This article was published in Australian Dictionary of Biography, Volume 10, (MUP), 1986
Frank Morton (1869-1923), journalist and author, was born on 12 May 1869 at Bromley, Kent, England, son of James Morton, plumber, and his wife Rhoda, née Hookham. He was educated at a private school at Stoke-on-Trent, Staffordshire, and aged 16 migrated to Sydney with his family. He began work as an engineering apprentice, but in 1889 shipped before the mast in the Conqueror, leaving the vessel at Hong Kong.
Making his way to Singapore, Morton taught at a Methodist mission school and later that year joined the staff of the Straits Times, discovering his aptitude as a journalist 'in a flash'. On 5 August 1891 he married Louise Susan Chicherley Holloway, born in Calcutta; they moved to India where he worked on several Calcutta newspapers and became sub-editor of the Englishman. As special correspondent he accompanied the theosophist Annie Besant on her Indian tour, the wanderings of the opium commission and Sir Mortimer Durand's mission to Afghanistan.
In 1894 Morton returned to Australia and was in Sydney in 1895-96, when he began contributing to the Bulletin, before moving to Queensland to work on the Brisbane Courier. About 1898 he went to Hobart where he free-lanced and worked for the Mercury. In 1905 he joined the Otago Daily Times, Dunedin, New Zealand, but left abruptly about 1908 and moved to Wellington. He became editor of a sixty-page monthly magazine, the Triad, and wrote most of it, under such pseudonyms as 'M', 'F. T. Monk-Orran', 'Epistemon', 'Selwyn Rider', and 'Booklander'. In Wellington Morton published Laughter and Tears: Verses of a Journalist (1908) and wrote two novels, The Angel of the Earthquake (Melbourne, 1909) and The Yacht of Dreams (London, 1911).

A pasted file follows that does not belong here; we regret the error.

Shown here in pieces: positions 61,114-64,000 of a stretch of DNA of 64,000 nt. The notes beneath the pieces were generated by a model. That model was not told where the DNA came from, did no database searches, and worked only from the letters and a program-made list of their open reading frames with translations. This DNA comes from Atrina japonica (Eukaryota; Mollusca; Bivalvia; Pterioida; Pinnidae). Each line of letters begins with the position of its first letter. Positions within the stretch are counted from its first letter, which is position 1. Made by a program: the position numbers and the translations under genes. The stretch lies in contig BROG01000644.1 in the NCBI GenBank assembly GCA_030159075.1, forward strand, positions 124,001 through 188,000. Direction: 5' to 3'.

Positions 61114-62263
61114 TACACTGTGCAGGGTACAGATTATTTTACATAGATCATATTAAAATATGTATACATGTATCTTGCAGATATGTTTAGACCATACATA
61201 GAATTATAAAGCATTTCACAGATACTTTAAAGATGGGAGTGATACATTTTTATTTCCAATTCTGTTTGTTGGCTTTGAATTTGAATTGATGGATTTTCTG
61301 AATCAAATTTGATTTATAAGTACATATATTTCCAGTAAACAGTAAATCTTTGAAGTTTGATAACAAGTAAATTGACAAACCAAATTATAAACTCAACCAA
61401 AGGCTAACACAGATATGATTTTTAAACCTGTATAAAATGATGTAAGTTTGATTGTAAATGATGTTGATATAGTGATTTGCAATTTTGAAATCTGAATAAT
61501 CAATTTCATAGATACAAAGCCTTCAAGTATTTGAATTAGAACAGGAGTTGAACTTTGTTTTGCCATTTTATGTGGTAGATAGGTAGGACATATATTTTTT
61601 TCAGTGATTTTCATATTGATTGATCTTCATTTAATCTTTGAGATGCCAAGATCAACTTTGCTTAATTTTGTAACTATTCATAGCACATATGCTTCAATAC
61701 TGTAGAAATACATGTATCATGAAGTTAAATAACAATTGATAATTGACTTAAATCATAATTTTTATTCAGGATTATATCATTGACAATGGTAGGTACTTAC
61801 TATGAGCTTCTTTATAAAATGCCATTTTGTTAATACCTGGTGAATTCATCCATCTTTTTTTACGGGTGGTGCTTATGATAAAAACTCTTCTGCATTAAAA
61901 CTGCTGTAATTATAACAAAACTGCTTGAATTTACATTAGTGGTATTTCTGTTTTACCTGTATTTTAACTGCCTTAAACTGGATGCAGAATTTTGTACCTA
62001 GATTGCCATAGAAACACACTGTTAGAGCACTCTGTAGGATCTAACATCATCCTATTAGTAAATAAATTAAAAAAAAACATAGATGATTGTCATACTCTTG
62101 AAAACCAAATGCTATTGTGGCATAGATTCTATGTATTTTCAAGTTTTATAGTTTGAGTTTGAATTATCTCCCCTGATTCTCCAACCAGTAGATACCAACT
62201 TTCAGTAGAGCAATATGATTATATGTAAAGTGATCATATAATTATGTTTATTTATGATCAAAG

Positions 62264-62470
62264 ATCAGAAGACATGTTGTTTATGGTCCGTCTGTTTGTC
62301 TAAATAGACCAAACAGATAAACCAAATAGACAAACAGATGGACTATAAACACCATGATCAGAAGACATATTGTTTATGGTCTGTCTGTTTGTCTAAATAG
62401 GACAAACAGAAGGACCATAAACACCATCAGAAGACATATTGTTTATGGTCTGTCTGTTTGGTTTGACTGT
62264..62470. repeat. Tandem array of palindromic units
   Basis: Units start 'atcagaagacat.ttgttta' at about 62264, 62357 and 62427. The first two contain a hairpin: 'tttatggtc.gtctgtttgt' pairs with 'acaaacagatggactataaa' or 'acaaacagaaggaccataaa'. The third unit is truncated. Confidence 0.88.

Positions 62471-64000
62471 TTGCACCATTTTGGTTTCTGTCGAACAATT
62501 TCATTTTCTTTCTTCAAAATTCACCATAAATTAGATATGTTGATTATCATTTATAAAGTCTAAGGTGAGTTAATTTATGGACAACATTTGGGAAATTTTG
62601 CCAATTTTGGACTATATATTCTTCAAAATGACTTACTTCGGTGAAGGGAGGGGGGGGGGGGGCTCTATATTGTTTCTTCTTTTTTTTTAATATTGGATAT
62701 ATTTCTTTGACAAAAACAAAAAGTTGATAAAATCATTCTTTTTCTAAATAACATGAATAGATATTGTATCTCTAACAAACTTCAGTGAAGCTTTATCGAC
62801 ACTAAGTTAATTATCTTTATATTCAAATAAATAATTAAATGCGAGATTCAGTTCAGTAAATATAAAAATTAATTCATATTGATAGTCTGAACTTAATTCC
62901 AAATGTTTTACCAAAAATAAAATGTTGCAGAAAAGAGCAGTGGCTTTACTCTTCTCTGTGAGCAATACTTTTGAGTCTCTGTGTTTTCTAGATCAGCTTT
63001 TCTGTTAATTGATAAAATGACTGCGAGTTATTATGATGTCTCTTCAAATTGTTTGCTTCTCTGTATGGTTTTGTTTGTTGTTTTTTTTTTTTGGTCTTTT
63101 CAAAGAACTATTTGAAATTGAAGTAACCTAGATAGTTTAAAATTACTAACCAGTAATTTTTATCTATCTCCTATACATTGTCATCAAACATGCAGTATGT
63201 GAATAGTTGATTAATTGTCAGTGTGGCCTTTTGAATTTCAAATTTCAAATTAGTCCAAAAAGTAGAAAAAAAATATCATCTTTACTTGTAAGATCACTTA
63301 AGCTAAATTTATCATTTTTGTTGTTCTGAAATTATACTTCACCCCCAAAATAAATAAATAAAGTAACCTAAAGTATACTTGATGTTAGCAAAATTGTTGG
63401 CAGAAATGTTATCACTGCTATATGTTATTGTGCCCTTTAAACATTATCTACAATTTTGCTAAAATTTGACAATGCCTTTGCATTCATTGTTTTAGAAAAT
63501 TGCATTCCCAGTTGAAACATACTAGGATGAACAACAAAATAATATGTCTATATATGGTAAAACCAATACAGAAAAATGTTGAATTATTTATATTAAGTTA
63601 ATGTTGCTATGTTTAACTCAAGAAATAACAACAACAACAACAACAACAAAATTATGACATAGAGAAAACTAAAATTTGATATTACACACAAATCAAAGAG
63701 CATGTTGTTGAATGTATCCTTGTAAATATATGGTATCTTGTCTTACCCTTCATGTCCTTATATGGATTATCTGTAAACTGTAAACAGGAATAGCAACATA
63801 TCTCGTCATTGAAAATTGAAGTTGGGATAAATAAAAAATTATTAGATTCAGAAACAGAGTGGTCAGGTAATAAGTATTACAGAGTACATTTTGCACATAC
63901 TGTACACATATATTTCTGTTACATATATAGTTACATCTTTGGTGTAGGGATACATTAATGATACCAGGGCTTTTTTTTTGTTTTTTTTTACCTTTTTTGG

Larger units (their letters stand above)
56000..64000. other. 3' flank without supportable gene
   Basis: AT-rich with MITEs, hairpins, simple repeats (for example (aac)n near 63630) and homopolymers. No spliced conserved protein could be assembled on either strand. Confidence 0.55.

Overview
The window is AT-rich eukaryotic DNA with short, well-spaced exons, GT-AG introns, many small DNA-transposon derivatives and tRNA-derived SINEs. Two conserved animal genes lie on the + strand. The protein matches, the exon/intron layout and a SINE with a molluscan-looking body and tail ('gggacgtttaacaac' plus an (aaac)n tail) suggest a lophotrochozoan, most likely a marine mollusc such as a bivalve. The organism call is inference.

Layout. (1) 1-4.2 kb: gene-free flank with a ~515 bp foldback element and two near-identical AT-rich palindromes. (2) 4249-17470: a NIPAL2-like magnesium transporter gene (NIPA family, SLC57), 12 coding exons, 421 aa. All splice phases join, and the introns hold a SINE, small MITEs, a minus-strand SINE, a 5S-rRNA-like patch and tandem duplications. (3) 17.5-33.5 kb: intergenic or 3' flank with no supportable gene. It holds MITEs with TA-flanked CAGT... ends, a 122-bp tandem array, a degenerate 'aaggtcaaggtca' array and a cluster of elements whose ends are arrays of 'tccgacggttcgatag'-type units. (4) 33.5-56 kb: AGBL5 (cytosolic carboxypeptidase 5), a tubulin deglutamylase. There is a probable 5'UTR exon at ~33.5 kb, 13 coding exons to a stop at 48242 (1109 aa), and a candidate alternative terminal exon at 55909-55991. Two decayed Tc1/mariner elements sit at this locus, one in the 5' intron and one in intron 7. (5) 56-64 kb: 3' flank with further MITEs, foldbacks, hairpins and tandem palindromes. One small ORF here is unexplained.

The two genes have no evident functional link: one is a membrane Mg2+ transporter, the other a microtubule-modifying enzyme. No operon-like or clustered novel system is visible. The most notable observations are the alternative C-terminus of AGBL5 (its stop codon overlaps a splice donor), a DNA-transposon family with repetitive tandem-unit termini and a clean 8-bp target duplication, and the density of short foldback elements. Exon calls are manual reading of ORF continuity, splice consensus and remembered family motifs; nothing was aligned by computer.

Returning to Sydney about 1914, Morton settled at Manly. He contributed to the Bulletin, Lone Hand, Native Companion, Bookfellow, Steele Rudd's Magazine and other journals. From 1915 he became the mainstay of the new Australian edition of the Triad and later was associated with the Sunday Times. He published four more volumes of mainly light love poetry and children's verse; they included Verses for Marjorie and Some Others (1916), written for his daughter, The Secret Spring (1919), an erotic poem, and Man and the Devil: A Book of Shame and Pity (1922). Bald, bespectacled, with a full, sensuous mouth, Morton was intensely proud of his 'happy Bohemian home … where every meal was a movable feast', despite appearing in his writings as 'the Great Lover—a disillusioned, yet still dangerous roué'. He was 'tolerant, broad-minded, generous and genial' and had a great knowledge of books, especially French literature, and of the East.
Morton died of acute nephritis at Stanmore on 15 December 1923 and was buried in the Baptist section of Rookwood cemetery. His wife, three sons and two daughters survived him. A prolific writer, he knew all the tricks and his idiosyncrasies were easily and frequently imitated. To J. F. Archibald he was one of three journalists who lifted journalism to the plane of literature; to A. G. Stephens he wrote 'clever, light, sparkling verse & prose—good craftsman … Personally—nice little fellow'; to Adam McCay he had 'more words than any other writer among us'.
B. G. Andrews and Martha Rutledge, 'Morton, Frank (1869–1923)', Australian Dictionary of Biography, National Centre of Biography, Australian National University, http://adb.anu.edu.au/biography/morton-frank-7667/text13413, published first in hardcopy 1986, accessed online 25 September 2016.
This article was first published in hardcopy in Australian Dictionary of Biography, Volume 10, (MUP), 1986